As a result of Chairman Pai’s commitment to transparency, the public has the benefit of not only viewing the item, but also participating in the process.
Despite attempts by those more interested in politicizing the issue and distracting from the debate, this item resulted in the most well-informed and exhaustive record of comments ever submitted at the FCC.
The FCC is now well-positioned to move forward to ensure the internet is open and free.
Regrettably, however, the debate doesn’t end here.
The outcry from opponents of the FCC’s proposal is that the internet will fall apart without adequate consumer protections.
There is obviously immense passion that follows the issue of net neutrality. Americans care deeply about preserving a free and open internet. As do I and so many of my colleagues on both sides of the aisle.
As I have stated repeatedly, and I will say again today, Congressional action is the only way to solve the endless back and forth on net neutrality rules that we’ve seen over the past several years.
If my colleagues on the other side of the aisle, and those who claim to support net neutrality rules, want to enshrine protections for consumers with the backing of the law, I call on you today to join me in discussing legislation to do just that.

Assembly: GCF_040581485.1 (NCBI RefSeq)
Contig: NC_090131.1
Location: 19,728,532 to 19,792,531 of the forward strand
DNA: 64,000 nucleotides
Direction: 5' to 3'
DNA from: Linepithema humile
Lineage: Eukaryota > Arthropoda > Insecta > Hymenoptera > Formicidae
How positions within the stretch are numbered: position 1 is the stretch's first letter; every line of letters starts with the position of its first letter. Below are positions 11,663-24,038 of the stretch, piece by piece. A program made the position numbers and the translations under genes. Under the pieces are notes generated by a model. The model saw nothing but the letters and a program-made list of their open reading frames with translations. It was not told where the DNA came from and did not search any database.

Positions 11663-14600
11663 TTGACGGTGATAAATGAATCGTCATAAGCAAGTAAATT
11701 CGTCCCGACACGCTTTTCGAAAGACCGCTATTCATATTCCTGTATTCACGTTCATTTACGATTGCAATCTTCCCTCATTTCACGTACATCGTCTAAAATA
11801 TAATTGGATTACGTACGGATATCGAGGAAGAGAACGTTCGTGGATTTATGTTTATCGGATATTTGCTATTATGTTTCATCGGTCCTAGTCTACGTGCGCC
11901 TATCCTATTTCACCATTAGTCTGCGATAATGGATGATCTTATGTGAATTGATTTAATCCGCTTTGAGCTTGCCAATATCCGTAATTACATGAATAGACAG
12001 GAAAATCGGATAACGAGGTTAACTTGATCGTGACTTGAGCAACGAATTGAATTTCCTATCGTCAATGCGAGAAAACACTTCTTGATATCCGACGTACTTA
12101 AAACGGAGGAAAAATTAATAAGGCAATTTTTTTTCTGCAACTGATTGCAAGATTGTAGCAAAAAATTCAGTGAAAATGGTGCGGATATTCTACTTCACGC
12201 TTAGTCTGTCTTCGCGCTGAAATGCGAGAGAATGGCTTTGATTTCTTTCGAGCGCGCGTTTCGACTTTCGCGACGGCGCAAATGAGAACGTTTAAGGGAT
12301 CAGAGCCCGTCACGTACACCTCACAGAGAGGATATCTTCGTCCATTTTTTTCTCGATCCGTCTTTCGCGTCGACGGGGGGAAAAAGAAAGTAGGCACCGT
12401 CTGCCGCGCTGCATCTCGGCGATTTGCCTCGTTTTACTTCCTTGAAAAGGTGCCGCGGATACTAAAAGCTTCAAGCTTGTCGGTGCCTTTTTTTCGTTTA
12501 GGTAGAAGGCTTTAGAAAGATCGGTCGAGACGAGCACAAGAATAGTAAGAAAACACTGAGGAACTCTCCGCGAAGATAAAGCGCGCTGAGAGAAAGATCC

While we won’t agree on everything, I believe there is much room for compromise. So many of us in Congress already agree on many of the principles of net neutrality.
True supporters of an open internet should be demanding such legislative protections today – not posturing while waiting for years during protracted legal proceedings or waiting for the political winds to turn.
If Republicans and Democrats have the political support to work together on such a compromise, we can enact a regulatory framework that will stand the test of time. I’ve stood willing to work with any and all supporters of net neutrality protections for many years now and I continue to stand ready today.
It is time for Congress to settle this debate and I welcome discussion on ways to ensure a free and open internet for decades to come.